Logansport City Council passed half of the proposed measures creating new rules for code enforcement Monday, putting in place more stringent regulations and consequences for weed removal and garbage while voting against prohibiting parking on green space and saving an ordinance regarding abandoned vehicles for another day.
The unanimously passed weed removal ordinance states lawns and weeds must be kept at 8 inches and that property owners have seven days to remedy a violation upon being notified. Prairie and decorative grasses common in parks and along trails throughout the city are excluded from these rules.
After discussing this ordinance in a public works and safety committee meeting last month, the council voted in favor of decreasing fines established in a previous draft from $75 to $50 for a first offense and $125 to $100 for a second.
The ordinance also authorizes the city’s code enforcement officer to pursue a search warrant to enter a property to investigate a complaint that may lead to a violation of this ordinance that can’t be seen from the street. The ordinance goes on to elaborate that this search must be “limited to the places pertinent to the complaint.”
“The code enforcement officer wouldn’t have the authority to toss your bedroom,” said Logansport city attorney Randy Head.
Also passing unanimously were amendments to the city ordinance pertaining to garbage, trash and yard waste. Those who have violated the ordinance a second time by leaving garbage, yard waste, furniture and/or other items in their lawn are now subject to one seven-day notice to remedy the situation and if it is disregarded, the city can order a cleanup on the property.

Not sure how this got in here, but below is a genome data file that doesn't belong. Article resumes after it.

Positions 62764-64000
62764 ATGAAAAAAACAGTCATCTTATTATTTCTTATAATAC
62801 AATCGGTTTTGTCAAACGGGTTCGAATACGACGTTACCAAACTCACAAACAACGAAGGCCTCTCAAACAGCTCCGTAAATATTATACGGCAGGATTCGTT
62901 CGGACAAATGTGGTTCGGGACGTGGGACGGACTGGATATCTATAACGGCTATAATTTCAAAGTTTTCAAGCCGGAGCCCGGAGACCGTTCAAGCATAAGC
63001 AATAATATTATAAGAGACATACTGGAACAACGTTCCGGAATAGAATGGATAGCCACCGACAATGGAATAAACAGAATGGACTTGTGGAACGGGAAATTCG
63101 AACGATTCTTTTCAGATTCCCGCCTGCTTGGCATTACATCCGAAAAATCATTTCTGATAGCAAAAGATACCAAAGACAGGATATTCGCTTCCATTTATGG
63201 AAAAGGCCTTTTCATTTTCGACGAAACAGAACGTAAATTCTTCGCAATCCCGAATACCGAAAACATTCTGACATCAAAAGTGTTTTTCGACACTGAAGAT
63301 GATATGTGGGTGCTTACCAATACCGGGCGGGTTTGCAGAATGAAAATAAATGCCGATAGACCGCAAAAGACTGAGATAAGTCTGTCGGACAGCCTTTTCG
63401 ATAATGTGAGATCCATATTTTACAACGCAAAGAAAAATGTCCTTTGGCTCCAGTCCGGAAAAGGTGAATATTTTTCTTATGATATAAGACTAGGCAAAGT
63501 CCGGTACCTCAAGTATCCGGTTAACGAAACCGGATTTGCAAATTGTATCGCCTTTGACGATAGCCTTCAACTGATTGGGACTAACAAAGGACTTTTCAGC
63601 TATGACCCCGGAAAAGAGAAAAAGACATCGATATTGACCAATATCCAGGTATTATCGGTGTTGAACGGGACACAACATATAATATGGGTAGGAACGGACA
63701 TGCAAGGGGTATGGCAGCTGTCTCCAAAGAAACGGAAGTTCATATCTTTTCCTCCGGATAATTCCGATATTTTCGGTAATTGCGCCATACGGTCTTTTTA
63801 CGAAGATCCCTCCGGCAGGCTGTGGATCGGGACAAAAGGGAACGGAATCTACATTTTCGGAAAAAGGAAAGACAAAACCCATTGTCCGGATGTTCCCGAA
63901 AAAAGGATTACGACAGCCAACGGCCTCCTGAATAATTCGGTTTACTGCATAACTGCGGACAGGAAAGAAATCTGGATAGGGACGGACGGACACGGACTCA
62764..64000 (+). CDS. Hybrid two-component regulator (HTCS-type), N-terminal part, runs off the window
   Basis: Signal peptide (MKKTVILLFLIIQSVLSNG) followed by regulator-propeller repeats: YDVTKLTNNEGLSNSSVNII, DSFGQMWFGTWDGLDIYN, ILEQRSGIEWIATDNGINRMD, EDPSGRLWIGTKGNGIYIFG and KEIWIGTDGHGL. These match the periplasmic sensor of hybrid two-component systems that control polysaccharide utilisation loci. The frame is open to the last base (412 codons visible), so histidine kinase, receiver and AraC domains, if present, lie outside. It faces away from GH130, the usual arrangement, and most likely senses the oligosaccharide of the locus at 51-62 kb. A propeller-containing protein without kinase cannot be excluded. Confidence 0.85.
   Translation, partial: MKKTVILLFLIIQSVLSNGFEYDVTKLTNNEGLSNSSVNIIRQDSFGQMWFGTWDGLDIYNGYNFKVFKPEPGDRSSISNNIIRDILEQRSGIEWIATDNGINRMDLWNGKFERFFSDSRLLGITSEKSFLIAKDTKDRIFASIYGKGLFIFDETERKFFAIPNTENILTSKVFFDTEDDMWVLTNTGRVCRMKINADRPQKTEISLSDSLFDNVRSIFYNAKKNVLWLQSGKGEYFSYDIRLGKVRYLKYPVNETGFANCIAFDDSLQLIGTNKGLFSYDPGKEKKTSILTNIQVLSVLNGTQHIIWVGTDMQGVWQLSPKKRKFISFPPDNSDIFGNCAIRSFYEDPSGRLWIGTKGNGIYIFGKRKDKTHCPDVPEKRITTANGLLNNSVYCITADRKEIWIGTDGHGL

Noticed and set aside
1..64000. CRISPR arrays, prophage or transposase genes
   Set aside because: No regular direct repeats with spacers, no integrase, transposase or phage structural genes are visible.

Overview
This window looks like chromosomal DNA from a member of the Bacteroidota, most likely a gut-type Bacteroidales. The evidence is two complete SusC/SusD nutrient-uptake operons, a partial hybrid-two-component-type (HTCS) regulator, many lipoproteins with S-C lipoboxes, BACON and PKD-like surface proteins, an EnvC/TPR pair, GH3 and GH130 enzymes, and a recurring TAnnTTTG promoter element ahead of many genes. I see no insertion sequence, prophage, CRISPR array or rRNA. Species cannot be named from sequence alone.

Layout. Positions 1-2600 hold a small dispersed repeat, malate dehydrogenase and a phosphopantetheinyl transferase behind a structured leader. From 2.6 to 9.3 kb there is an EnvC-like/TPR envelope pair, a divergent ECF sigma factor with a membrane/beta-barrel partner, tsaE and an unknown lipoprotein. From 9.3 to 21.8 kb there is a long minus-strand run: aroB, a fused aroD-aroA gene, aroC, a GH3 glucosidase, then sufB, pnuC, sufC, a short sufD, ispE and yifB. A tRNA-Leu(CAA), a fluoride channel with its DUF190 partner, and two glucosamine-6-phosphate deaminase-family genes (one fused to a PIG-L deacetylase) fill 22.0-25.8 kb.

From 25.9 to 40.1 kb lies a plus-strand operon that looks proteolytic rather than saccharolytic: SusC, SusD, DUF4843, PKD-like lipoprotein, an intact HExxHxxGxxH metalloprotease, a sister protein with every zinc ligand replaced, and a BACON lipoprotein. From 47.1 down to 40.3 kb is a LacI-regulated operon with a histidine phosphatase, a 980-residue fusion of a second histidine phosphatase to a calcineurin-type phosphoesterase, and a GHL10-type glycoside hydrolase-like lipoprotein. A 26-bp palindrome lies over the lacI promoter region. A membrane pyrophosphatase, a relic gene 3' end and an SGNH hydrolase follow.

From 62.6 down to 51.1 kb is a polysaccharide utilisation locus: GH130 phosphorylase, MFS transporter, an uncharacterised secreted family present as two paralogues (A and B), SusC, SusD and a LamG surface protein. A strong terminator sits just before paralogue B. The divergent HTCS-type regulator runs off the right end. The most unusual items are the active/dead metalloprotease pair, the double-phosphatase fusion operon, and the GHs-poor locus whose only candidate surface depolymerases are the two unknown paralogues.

Prohibiting the discarding of hazardous material and electronics was also added to the ordinance.
In a narrow 3-4 vote, the council opted against an ordinance that would have prohibited parking on lawns and green space.
“I think the city itself has trouble complying with this ordinance as written,” said Councilman Bob Bishop, who before voting against the measure spoke of the frequent parking on green space at city parks.
Councilman Gary Fox agreed with Bishop, calling the ordinance “too restrictive.”
Councilman Jeremy Ashcraft expressed his support for the ordinance by describing the safety hazards that occur when people drive over curbs and sidewalks, destroying them over time.
Chris Armstrong, Logansport Community Development director, reiterated the interpretation of the ordinance she has made at previous public meetings on the matter — that it addresses habitual offenders and not those who may park on green space temporarily.
An ordinance that would enforce the insuring and licensing of all visible vehicles was tabled.
Before voting to delay a final say on the matter, the council passed an amendment allowing for an exception to these rules for students away at college. The ordinance grants the same to those on military leave.
Mitchell Kirk is a staff reporter at the Pharos-Tribune. He can be reached at 574-732-5130 or firstname.lastname@example.org.